Scam of the day – November 18, 2016 – Yet another Chase phishing scam

Phishing emails, by which scammers and identity thieves attempt to lure you into either clicking on links contained within the email which  download malware or providing personal information that will be used to make you a victim of identity theft, are nothing new.   They are a staple of identity thieves and scammers and with good reason because they work.  Reproduced below is a copy of a new phishing email presently circulating that appears to come from Chase Bank.  I have taken out the name of the addressee, but it was directed to the email address of the person receiving the email.  I also have removed the link directing the person to click on to receive an important security message.  Chase is a popular target for this type of phishing email because it is one of the largest banks in the United States.  Like so many phishing emails, this one attempts to lure you into responding by making you think there is an emergency to which you must respond. As phishing emails go, this one is pretty good.  It looks legitimate.  However, the email address from which it was sent is that of an individual totally unrelated to Chase and is most likely the address of an email account of someone whose email account was hacked and made a part of a botnet of computers used by scammers to send out phishing emails.   As so often is the case with these type of phishing emails, it does not contain your account number in the email.  It carries a legitimate looking Chase logo, but that is easy to counterfeit.

Chase logo

Dear ******************

You have 1 new Security message From Chase Online Bank.

Click your email here to view the message *****************

As this e-mail is an automated message, we can’t reply to any e-mails sent by return.

JPMorgan Chase Bank, N.A. Member FDIC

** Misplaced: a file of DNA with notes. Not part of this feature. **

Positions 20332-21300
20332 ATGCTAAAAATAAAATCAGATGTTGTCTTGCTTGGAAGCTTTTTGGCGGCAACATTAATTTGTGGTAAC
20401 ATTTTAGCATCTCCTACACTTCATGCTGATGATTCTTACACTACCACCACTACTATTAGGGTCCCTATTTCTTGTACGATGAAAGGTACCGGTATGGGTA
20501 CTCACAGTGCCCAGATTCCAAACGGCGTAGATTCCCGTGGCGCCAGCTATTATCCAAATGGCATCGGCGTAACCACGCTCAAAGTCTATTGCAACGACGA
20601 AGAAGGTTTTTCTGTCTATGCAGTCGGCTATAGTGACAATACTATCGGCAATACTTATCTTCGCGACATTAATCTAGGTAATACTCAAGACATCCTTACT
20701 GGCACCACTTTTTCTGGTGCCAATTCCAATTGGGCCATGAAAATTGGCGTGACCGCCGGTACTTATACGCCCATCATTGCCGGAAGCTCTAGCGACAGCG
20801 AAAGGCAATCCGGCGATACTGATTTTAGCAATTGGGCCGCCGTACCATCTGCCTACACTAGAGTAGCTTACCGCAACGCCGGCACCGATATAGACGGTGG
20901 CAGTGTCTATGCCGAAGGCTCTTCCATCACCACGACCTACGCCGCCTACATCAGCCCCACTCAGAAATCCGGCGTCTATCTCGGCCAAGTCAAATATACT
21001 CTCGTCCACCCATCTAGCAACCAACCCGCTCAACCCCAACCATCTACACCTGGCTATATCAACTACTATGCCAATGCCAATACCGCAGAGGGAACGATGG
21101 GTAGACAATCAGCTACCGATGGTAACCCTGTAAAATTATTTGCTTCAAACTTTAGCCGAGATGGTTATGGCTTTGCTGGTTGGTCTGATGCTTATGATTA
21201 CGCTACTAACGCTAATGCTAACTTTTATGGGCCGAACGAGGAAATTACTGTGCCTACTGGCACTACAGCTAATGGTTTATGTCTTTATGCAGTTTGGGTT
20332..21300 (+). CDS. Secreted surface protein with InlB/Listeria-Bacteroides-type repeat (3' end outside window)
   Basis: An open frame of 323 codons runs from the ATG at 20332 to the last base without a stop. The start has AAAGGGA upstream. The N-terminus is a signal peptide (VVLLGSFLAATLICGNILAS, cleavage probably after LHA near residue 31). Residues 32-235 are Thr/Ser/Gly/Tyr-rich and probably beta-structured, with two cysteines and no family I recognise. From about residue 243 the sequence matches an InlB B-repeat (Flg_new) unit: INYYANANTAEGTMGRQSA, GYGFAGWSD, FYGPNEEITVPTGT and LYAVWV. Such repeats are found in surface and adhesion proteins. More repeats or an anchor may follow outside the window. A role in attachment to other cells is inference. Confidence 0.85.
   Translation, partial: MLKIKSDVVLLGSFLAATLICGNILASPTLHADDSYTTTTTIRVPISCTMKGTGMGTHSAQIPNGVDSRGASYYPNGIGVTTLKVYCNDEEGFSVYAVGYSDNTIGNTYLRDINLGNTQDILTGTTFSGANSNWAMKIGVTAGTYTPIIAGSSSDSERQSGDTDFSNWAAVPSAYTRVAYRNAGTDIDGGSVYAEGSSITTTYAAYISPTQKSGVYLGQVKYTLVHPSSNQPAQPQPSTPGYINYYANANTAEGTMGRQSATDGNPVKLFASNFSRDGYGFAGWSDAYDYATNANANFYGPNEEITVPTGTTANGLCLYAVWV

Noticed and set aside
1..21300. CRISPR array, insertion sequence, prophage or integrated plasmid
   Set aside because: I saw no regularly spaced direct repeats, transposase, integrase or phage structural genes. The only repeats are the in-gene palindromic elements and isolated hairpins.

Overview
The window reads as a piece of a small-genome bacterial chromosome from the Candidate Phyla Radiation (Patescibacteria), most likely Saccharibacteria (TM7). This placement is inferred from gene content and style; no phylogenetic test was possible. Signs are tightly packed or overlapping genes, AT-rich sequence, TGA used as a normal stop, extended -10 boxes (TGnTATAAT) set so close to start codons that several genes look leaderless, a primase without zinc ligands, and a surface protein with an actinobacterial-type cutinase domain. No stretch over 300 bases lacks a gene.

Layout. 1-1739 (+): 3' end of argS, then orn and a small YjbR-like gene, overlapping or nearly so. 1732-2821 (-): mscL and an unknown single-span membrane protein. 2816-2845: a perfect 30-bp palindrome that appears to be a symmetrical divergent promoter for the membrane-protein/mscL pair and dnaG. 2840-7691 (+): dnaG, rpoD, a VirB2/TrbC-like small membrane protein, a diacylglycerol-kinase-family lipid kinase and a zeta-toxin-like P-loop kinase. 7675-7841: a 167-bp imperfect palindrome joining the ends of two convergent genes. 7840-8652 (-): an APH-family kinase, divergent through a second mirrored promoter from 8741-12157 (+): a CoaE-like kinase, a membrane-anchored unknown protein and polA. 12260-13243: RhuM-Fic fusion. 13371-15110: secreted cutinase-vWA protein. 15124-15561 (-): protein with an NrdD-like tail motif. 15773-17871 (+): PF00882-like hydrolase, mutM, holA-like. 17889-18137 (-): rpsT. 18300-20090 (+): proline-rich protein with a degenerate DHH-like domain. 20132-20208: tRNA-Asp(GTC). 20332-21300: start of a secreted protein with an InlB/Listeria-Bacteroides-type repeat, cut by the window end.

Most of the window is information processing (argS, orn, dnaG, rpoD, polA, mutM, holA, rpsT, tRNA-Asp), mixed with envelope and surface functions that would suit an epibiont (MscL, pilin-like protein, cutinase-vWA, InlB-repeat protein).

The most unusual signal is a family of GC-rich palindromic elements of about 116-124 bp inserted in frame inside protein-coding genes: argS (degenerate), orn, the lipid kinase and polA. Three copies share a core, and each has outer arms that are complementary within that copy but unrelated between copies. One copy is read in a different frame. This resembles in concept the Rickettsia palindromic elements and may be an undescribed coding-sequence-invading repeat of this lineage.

©2016 JPMorgan Chase & Co

TIPS

There are a number of indications that this is not a legitimate email from Chase, but instead is a phishing email. Legitimate credit card companies would refer to your specific account number in the email.  They also would direct the email to you by name rather than directing it to your email address.   As with all phishing emails, two things can happen if you click on the links provided.  Either you will be sent to a legitimate looking, but phony webpage where you will be prompted to input personal information that will be used to make you a victim of identity theft or, even worse, merely by clicking on the link, you may download keystroke logging malware that will steal all of your personal information from your computer or smartphone and use it to make you a victim of identity theft.  If you receive an email like this and think it may possibly be legitimate, merely call the customer service number where you can confirm that it is a scam, but make sure that you dial the telephone number correctly because scammers have been known to buy phone numbers that are just a digit off of the legitimate numbers for financial companies, such as Chase to trap you if you make a mistake in dialing the real number.

Scam of the day – September 10, 2016 – A new Chase phishing email

Phishing emails, by which scammers and identity thieves attempt to lure you into either clicking on links contained within the email which  download malware or providing personal information that will be used to make you a victim of identity theft, are nothing new.   They are a staple of identity thieves and scammers and with good reason because they work.  Reproduced below is a copy of a new phishing email presently circulating that appears to come from Chase Bank.  DO NOT CLICK ON THE LINK.  Chase is a popular target for this type of phishing email because it is one of the largest banks in the United States.  Like so many phishing emails, this one attempts to lure you into responding by making you think there is an emergency to which you must respond. As phishing emails go, this one is pretty good.  It looks legitimate.  However, the email address from which it was sent is that of an individual totally unrelated to Chase and is most likely the address of an email account of someone whose email account was hacked and made a part of a botnet of computers used by scammers to send out phishing emails.   The grammar and spelling is good, but a minor flaw is the inconsistent capitalization in the phrase, “All Rights reserved.” Also, as so often is the case, the email is not directed to you by name and does not contain your account number in the email.  It carries a legitimate looking Chase logo, but that is easy to counterfeit.

Chase logo

Chase Bank Online® Department Notice:

Your online account has been suspended (Reason: the violation of terms of service).